Demonstration of technical and visual skills
I made no use of titles this time – viewers are given much more freedom to interpret the images in their own way (compared to Assignment 2), while I’m still confident that underlying narrative was clear enough without textual support.
Evidence of selecting appropriate camera and lenses for the shooting is given, seeking to avoid use of flash despite working indoors in preference for maintaining a good working relationship with naturally lit subject. Recognising the need to work quickly and unobtrusively. Visual awareness shown in spotting expressions and details during the shoot that complimented each other to create an overall cohesiveness to the set.
Social empathy and discernment while shooting in an environment with a very significant emotional context. After the media interest around the story I was keen to understand the personal motivations, approach and differences to a ‘normal’ western death. I feel this comes through in the selected images as a heartfelt, authentic and loving celebration of life, not as a strange counterculture group on the fringes of Western society (as portrayed in some of the more sensationalist ‘Red top’ press). As discussed in the main assignment text, I considered the inclusion of some abstracts / close ups of ritual items – shrine statues of Indian gods, personal artefacts of the deceased – but felt this muddled the key meanings around grief/celebration when included in a larger set.
Quality of outcome
Seeking to tell an interesting story made – in my eyes – of two contrasting sides. Images sorted in a logical and coherent manner to underpin the narrative, revealing an apparent paradox in the grieving process – that of grieving itself and as a celebration of a life.
Evidence provided for the structured approach to image selection (using Adobe Lightroom’s ‘Slideshow’ feature. Various collections were created with different images, in different orders before settling on the final edit. In this way the images can be dragged and dropped around to instantly see the effect. This was one of several approaches suggested by my tutor in previous feedback).
I learned that it was interesting to note how small changes can have a big impact. For example, images 4 and 5 were originally the other way round. When viewing in sequence this created the impression of them looking ‘away’ from each other rather than ‘towards’. Swapping them around deepened the sense of community between the individuals even though they are not on the same photograph. As stand-alone images, not in a set, this would of course be irrelevant.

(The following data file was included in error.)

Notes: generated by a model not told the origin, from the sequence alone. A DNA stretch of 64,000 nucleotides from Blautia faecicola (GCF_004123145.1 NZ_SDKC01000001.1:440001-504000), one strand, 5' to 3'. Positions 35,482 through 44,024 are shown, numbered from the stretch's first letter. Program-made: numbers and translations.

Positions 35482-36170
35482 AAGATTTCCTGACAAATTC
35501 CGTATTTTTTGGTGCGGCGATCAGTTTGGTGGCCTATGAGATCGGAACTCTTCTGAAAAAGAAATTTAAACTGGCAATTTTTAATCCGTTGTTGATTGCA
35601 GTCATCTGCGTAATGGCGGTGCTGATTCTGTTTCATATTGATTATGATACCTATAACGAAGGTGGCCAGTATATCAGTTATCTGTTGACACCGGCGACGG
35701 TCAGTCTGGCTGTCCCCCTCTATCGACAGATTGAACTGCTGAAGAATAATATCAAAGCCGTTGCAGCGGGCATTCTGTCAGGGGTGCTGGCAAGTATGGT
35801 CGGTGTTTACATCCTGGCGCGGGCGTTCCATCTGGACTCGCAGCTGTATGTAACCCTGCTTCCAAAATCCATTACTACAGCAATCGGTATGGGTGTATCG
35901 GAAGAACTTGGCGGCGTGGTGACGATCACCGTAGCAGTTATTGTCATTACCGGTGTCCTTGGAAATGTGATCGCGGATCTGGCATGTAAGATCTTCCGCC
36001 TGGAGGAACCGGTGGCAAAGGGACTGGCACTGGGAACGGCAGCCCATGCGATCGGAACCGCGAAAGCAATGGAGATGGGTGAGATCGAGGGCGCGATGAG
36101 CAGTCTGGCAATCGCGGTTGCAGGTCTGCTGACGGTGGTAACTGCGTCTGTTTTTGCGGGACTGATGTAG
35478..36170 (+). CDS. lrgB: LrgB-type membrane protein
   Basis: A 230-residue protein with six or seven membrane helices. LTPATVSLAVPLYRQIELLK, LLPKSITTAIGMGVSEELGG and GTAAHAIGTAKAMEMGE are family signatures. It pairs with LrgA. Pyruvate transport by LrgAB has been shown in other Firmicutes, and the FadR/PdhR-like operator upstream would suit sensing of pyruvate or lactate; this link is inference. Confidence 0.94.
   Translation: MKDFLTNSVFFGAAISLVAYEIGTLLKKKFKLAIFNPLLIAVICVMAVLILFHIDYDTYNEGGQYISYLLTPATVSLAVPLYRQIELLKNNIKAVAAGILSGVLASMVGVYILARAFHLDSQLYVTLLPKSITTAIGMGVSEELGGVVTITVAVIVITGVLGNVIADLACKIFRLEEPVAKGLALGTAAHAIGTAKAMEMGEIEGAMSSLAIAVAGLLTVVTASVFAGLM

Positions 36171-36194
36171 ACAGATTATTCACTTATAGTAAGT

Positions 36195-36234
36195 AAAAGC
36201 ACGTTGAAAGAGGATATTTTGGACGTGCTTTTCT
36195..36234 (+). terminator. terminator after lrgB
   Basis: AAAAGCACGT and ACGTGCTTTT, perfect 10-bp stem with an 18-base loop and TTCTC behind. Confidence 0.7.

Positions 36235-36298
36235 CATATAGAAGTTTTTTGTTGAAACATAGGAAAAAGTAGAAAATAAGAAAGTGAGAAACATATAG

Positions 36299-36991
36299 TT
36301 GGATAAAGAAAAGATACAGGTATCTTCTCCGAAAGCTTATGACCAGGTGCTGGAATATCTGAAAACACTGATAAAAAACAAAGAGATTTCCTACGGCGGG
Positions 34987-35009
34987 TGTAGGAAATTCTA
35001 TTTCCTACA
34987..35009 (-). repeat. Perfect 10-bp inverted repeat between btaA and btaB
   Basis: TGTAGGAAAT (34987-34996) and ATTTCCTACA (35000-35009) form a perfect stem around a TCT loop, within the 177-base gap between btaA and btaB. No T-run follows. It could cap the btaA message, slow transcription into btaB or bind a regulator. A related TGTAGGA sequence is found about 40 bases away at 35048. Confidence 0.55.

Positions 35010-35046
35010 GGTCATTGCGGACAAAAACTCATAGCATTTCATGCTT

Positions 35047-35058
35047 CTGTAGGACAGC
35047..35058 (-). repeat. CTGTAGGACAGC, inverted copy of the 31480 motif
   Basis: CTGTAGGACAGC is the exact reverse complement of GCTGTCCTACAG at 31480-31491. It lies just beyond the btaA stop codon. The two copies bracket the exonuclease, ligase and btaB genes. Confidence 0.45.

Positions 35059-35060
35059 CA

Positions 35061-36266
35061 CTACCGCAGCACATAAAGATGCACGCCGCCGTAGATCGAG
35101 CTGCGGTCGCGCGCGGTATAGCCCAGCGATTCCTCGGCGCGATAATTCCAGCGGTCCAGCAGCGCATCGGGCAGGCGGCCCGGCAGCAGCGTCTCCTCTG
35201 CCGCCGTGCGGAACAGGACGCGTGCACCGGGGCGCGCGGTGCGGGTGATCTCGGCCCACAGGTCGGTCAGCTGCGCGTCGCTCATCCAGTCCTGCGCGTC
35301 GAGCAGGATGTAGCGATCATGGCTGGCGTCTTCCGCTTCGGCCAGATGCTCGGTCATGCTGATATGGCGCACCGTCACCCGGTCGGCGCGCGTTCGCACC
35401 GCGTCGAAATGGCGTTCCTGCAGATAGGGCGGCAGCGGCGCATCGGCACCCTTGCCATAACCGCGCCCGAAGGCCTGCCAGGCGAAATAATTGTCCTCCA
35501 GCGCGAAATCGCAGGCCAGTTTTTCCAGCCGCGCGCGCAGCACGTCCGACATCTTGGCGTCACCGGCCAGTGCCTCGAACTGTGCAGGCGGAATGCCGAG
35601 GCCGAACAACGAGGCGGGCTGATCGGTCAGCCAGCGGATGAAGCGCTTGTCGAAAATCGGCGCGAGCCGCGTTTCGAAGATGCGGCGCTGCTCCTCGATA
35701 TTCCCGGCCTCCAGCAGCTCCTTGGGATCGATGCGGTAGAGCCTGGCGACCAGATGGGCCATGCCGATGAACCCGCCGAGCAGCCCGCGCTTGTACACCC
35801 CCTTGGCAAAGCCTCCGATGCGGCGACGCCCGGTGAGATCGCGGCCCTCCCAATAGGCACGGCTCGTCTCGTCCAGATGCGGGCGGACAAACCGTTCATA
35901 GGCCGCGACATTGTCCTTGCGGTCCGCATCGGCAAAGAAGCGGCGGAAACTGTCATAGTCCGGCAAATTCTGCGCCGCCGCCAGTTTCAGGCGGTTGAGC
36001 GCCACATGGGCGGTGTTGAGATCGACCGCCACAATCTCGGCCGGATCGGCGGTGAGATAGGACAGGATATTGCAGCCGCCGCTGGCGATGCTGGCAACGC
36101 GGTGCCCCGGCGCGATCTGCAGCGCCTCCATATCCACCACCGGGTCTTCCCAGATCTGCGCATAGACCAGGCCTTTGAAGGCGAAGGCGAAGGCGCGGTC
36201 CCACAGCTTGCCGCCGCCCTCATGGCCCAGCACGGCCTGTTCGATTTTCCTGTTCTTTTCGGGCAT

Demonstration of creativity
At one level this is just event photography, in a similar way to how many other weddings, celebrations and other events are recorded every day. But I felt like I was taking a risk here due to the high sensitivity of the occasion and emotions involved, high level of public/media interest in the story and potential to embarrass my partner had anything gone wrong and – perhaps most significantly – the inability to reshoot any of the images should there be a problem. This was a ‘one shot’ assignment.
Equally, I was confident that my interpretation of the event met all the assignment criteria for ‘Window’ so I abandoned earlier ideas in preference for this one. I had to work hard to understand the approach these people were taking towards the death of a loved one and reflect this with sincerity. With regards to the development of a personal voice, I’ve sought to express the two conflicting emotions in the room as I saw them, rather than this being any suggested ‘theme’ for the photographs by anyone else. I’ve told my story of their story which has been all over the news. I leave it for others to judge whether the two viewpoints are consistent.
I’ve sought to demonstrate in this assignment how I have taken on board previous feedback and adapted my approach, especially around the use of my blog, confidence around people and taking a risk. For example the breaking up of blog posts into separate posts to show the evolution of ideas over time (including the abandonment of ideas which I may one day return to).
I’m also being more succinct in my blog to make it easier for the tutor/assessor to read. I now use a paper journal for ideas ‘on the fly’ then add this to my blog later. Im finding that this allows me to ‘think around things’ more before committing them to the blog.
I have also tried to show more of the evolution of my editing process rather than simply presenting the final cut for the assignment. My rationale for my choices has been made clear – including where reflective thinking caused me to change my mind (e.g the use of abstract close ups).